When it comes to setting up an LLC, you have most likely heard of Wyoming, Nevada, or Delaware and their various benefits. Is this a War of the States for your business? To some extent, it is but in my opinion; I believe it to be a battle of pitchmen who believe these entities are the end all be all for any business regardless of type, location, benefit, and cost. To be fair to all of the non-legal providers of these entities, I am no slouch about touting the benefits of either state and stand guilty as charged when it comes to establishing many for my clients; but, the question I receive most often is which state should I chose. If you contacted NCH, Inc. of Nevada the answer is obviously “Nevada” conversely if you ask Wyoming Corporate Headquarters of Wyoming the answer will be “Wyoming” and the same holds for Delaware Inc.
What is an investor to do with all of the conflicting opinions regarding where to set up your investing business? Simple – consult with a “knowledgable” professional who understands the benefits of each state and YOUR BUSINESS. Consider John a recent client acquisition from NCH, INC. (My thanks to this company for screwing so many people up it ends up being a great source of business) John found out the structure his NCH advisor set him up with to hold his various Illinois rentals was a complete failure. John was sold multiple Nevada LLCs to hold his Illinois rentals. You can probably envision the sales pitch. “Nevada offers the best asset protection in the country. Not going to Nevada is risking your investments.” In reality, John’s structure was putting him at risk as he discovered when he attempted to evict a tenant. The tenant’s attorney successfully defended the eviction by pointing out to the court John’s LLC was not registered to conduct business in Illinois. John’s tenant was able to stay three more months rent free while John worked to register his Nevada LLC in Illinois and start the eviction process over anew.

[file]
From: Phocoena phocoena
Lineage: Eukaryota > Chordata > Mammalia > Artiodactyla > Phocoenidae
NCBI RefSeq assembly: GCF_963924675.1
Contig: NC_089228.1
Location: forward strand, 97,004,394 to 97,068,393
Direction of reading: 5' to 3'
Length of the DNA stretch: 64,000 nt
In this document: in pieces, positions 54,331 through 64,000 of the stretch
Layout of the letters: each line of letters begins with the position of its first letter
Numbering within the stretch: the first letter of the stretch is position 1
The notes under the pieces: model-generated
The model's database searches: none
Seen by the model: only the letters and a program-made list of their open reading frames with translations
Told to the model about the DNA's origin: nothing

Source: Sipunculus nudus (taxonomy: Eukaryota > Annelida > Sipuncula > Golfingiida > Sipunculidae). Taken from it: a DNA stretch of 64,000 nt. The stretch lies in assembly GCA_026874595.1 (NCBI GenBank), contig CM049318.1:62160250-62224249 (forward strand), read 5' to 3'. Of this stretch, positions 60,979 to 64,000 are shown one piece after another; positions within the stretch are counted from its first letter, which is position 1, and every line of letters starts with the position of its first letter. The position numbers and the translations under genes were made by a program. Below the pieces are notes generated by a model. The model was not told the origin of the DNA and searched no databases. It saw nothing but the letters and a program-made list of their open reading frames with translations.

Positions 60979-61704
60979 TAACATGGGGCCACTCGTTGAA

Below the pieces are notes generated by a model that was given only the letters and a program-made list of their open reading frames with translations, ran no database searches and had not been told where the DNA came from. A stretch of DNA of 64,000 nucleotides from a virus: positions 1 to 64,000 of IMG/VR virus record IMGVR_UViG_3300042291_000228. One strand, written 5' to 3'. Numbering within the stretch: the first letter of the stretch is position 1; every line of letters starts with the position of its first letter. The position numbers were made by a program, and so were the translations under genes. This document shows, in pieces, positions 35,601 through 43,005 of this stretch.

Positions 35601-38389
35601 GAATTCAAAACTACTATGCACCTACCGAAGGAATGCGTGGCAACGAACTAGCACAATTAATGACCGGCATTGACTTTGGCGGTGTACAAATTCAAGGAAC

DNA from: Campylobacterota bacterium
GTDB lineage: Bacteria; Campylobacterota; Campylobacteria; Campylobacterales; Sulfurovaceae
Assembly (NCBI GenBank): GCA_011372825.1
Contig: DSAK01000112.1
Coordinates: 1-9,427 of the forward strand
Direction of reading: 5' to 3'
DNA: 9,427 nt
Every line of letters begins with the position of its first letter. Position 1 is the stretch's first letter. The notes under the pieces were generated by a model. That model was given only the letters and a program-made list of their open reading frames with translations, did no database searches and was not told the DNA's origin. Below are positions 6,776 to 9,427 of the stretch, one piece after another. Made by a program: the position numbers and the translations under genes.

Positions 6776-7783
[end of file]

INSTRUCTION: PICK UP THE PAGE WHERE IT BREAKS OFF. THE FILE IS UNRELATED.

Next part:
John’s problem is not unique and is symptomatic of investors not understanding how Nevada, Wyoming, or Delaware work in an asset protection plan. This goes back to my earlier recommendation to use a “knowledgeable” advisor when putting your plan together. Here are some general rules to consider when using either of these LLCs with your investing:
Rule #1 – Hold Title in an LLC filed in the State Where the Property is Located (Rental Property)
John’s problem was owning Illinois real estate in a Nevada LLC. Conducting rental activity through an LLC is considered doing business in the state where the property is located. If the LLC is the owner of the rental, then state law requires the LLC be register in the state. John’s ultimate fix was to file his Nevada LLC in Illinois. The fix cost John $1,000 more for dual state filing, i.e., Nevada and Illinois, and he lost all of the Nevada benefits upon registration in Illinois.
Rule #2 – Have your Rental State LLC owned by a Wyoming, Nevada or Delaware LLC (Rental Property)
John opted for Nevada because it offers anonymity (no one can discover John’s involvement with this LLC through the secretary of state, no taxes, and great charging order protections from John’s creditors. John could have maintained all of these benefits by setting up one Nevada LLC then making it the member manager of his multiple Ilinois LLCs. John could have set up ten Illinois LLCs all owned by one Nevada LLC that was in turn owned and controlled by John. John’s Nevada LLC would extend its anonymity to the Ilinois LLCs through the member manager setup, i.e., if you look at the Illinois Secretary of State each LLC will list the Nevada LLC as its member manager. Further, John will still receive the favorable charging order protections of placing a Nevada LLC between himself and his assets.